To be undecided in this election is to pause for a moment and then ask how the chicken is cooked.

Rain is forecast after 2 p.m. There is more planting to do, branches to cut into firewood and fencing to clean and mend. Making space in the greenhouse takes time, but that will be done in the garage if it rains.

It’s part of sustaining a life during the coronavirus pandemic.

Kitchen Garden

Thursday Between Storms

Onion Starts in Containers

The morning was brilliant. Not only the sun, but life all around us as I worked in the garden on what has become a rare sunny morning this season. The sky is now clouding up with scattered thunderstorms forecast this afternoon. We are in between storms.

I direct-planted Early Scarlet Globe Radishes from Ferry-Morse, 25 days. I also planted the last of the onion starts from the farm for scallions.

The ground is saturated. I took down the chicken-wire fence around the early spring plantings and water was evident near the surface — under the grass in the walkway around it. It felt squishy.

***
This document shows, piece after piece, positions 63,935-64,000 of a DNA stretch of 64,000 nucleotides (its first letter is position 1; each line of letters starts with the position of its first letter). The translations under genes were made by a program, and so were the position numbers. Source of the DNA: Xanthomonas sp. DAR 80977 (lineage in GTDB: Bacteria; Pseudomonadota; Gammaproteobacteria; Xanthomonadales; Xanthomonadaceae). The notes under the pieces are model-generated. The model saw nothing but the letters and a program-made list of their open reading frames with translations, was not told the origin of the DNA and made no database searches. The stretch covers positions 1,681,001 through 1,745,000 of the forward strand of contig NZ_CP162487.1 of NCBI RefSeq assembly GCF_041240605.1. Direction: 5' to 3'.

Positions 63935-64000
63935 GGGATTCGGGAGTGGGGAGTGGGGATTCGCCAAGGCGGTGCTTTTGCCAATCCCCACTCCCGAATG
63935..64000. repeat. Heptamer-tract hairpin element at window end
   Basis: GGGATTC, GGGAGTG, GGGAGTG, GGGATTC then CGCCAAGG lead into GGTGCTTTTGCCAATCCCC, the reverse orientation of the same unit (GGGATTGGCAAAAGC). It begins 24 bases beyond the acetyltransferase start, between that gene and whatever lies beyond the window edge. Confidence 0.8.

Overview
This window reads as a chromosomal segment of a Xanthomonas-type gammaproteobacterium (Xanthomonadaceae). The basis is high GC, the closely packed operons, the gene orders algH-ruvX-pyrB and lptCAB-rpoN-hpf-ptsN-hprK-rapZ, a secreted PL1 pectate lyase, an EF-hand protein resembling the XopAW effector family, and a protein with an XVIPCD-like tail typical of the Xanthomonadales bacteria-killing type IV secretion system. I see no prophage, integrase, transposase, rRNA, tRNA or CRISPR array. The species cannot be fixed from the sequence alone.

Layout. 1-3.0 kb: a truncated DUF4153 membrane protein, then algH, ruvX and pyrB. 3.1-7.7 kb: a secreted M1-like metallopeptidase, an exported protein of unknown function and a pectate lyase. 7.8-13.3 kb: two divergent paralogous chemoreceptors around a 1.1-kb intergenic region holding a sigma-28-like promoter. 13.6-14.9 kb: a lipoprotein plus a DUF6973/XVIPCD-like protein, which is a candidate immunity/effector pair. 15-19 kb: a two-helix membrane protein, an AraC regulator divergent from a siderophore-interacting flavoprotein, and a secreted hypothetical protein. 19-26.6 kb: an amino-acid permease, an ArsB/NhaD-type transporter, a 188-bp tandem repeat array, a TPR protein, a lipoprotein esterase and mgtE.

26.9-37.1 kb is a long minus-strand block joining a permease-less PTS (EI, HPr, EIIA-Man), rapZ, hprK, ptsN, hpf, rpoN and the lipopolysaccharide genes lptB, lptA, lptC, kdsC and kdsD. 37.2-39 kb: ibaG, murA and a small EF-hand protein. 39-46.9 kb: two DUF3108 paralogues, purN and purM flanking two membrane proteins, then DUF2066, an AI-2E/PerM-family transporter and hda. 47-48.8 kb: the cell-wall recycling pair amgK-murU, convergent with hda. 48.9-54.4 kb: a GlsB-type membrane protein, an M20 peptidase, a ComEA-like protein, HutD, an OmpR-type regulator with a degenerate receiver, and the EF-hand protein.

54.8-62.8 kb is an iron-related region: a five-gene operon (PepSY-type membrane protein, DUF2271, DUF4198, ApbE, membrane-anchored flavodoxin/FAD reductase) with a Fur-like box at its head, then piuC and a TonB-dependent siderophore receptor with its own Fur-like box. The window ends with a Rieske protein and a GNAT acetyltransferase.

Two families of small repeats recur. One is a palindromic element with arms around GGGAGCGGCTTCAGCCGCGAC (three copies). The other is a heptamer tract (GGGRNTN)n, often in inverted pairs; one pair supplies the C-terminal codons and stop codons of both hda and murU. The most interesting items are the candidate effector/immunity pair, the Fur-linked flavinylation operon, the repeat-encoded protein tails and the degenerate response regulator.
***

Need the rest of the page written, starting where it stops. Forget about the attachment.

Footprint between turnips and carrots.

The plot urgently needed weeding. I obliged, filling my bushel basket with weeds several times. I harvested the last of the first radishes, turnips, arugula and four kinds of lettuce. Even with competition the original plantings are looking great: beets, turnips, sugar snap peas, lettuce, arugula and carrots. While ground moisture made it easier to weed, by walking on it I added to compression that already existed. The plants look robust but I’m not sure how the excess ground moisture will impact yield.

In the kitchen I’m planning some kind of turnip-arugula dish with dinner. A classic is shaved turnips with arugula tossed in a dressing of homemade cider vinegar, olive oil, honey, salt and pepper. I have plenty of turnips, but only two cups of arugula. (I had forgotten I planted arugula). The other option is to braise the turnips in butter then toss them with the arugula and maybe some other kind of cooking greens. Seems the dish would need garlic. Maybe I could make a dressing with the cooking remains, minced garlic and some cider vinegar. Or maybe I could toss the whole works with some of the lettuce harvested today. While there’s no certainty, there are possibilities. This is how a kitchen garden works.